Hawking and Hertog took this, and peered into the beginnings of the universe. They ran some equations, and realized that the no-boundary proposal – which argues that the dimension of time was created moments after the Big Bang from the three spatial dimensions – fits perfectly with the theory that our universe is a hologram containing higher dimensions.

They kept developing this model, and incorporated the idea that the universe consists of bits of information. They kept following this back to the Big Bang, and realized that as you get closer to the beginning of the universe, you begin to run out of bits, like the resolution of a movie getting progressively grainier until … nothing. Before space, and before time.

And with that – congratulations! You’ve made it through our outlandish journey back to the origin of time!


In the final decades of Stephen Hawking’s life, he began to change his mind about how our universe ended up with the laws of physics that govern it. He wasn’t happy with previous explanations because they weren’t falsifiable scientific theories, and so he went back to the drawing board.

He came up with a theory that our universe is a holographic projection that contains other dimensions that we can’t access, which helped support his theory that the dimension of time sprang out from our three dimensions of space just after the Big Bang.

It was also in these moments just after the Big Bang that Hawking believed our universe’s laws changed and evolved on the level of quantum physics, and that scientists today, by observing these laws, have fixed them from a range of infinite possibilities just by observing them.

About the author

Thomas Hertog is an internationally renowned cosmologist who was for many years a close collaborator of the late Stephen Hawking. He received his doctorate from the University of Cambridge and is currently professor of theoretical physics at the University of Leuven, where he studies the quantum nature of the big bang. He lives with his wife and their four children in Bousval, Belgium.


Science, Education, Physics, Astrophysics, Technology, Astronomy, Space Science, Cosmology, Memoirs


The book is a scientific and philosophical exploration of the origin and nature of the universe, based on the final theory that Stephen Hawking and Thomas Hertog developed together. The authors challenge the conventional view that the laws of physics are fixed and eternal, and propose instead that they are born and evolve with the universe itself.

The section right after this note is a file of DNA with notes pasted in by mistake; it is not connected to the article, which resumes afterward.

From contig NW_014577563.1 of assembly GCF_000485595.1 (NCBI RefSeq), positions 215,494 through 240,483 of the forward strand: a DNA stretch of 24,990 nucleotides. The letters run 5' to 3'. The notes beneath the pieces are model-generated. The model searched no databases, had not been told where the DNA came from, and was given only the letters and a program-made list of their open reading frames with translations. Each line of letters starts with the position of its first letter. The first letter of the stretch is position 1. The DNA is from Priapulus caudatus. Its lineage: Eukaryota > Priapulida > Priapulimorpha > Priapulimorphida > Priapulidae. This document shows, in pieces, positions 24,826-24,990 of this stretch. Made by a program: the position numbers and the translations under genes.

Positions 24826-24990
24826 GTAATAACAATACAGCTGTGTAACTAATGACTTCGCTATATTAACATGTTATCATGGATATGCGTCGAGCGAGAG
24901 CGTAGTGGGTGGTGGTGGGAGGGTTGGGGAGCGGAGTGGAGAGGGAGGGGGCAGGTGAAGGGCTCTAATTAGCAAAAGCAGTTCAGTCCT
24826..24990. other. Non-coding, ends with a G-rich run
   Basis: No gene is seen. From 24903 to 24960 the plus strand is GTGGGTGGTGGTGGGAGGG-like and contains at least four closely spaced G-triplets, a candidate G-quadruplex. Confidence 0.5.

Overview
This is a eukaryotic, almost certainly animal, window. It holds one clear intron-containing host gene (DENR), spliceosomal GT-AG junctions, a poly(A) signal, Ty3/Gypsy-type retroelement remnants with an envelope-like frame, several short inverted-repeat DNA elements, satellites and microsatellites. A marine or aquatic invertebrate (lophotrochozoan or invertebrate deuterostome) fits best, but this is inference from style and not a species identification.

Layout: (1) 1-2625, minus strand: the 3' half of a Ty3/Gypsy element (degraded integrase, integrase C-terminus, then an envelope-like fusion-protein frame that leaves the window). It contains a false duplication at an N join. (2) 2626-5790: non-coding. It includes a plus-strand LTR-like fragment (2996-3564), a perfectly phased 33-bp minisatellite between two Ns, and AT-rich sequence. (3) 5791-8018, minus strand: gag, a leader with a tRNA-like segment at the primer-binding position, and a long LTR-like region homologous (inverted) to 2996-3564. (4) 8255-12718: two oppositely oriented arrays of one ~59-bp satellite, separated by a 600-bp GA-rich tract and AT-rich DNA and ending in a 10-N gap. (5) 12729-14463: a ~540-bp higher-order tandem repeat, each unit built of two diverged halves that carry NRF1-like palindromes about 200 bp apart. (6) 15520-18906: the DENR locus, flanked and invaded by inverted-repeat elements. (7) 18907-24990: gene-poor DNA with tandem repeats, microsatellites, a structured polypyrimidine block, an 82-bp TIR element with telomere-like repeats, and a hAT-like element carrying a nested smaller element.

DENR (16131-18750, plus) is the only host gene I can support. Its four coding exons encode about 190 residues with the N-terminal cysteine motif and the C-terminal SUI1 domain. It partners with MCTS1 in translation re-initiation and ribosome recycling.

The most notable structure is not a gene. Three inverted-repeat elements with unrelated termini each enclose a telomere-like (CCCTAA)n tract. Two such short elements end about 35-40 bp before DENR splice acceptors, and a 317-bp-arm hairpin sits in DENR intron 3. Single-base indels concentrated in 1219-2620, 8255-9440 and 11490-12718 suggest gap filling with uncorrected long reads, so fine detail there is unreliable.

They argue that the big bang was not a singular event, but a quantum process that created many possible universes, each with its own physical laws. They also suggest that time itself emerged from this quantum chaos, and that it has no absolute meaning or direction. The book presents a new perspective on the cosmos that connects the origin of time with the origin of life, and reveals a deeper level of evolution in which the physical laws themselves transform and simplify until they fade away.

The book is a fascinating and stimulating read that offers insight into an extraordinary individual, the creative process, and the scope and limits of our current understanding of the cosmos. The book is well-written and accessible, although it requires some familiarity with basic concepts of physics and cosmology. The book is not a technical treatise, but a popularization of a complex and controversial theory that has not yet been tested or verified by observation or experiment.

The book is not meant to provide definitive answers, but to provoke questions and curiosity about the mysteries of existence. The book is a testament to Hawking’s intellectual courage and curiosity, as well as his collaboration and friendship with Hertog. The book is a valuable contribution to the scientific and philosophical literature, and a fitting tribute to Hawking’s legacy.

Alex Lim is a certified book reviewer and editor with over 10 years of experience in the publishing industry. He has reviewed hundreds of books for reputable magazines and websites, such as The New York Times, The Guardian, and Goodreads. Alex has a master’s degree in comparative literature from Harvard University and a PhD in literary criticism from Oxford University. He is also the author of several acclaimed books on literary theory and analysis, such as The Art of Reading and How to Write a Book Review. Alex lives in London, England with his wife and two children. You can contact him at [email protected] or follow him on Website | Twitter | Facebook